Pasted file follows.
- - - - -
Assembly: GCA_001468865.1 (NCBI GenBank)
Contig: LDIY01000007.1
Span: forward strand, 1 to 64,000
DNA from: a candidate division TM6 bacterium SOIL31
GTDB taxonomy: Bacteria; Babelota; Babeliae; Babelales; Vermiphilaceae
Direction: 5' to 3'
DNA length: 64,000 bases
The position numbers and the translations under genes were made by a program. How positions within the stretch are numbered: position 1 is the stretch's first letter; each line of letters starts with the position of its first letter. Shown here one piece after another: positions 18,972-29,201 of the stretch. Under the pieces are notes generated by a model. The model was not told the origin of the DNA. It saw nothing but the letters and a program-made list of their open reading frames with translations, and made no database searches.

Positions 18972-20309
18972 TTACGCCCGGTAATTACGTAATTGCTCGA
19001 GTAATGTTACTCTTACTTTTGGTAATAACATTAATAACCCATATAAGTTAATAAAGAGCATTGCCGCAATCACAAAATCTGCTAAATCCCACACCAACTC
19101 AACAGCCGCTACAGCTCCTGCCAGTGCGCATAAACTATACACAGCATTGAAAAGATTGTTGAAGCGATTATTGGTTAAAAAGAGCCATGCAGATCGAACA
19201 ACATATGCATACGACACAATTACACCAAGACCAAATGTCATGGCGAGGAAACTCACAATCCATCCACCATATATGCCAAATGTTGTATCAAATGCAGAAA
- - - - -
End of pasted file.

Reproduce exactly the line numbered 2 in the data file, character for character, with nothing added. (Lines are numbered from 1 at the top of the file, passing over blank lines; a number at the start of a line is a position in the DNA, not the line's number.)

Contig: LDIY01000007.1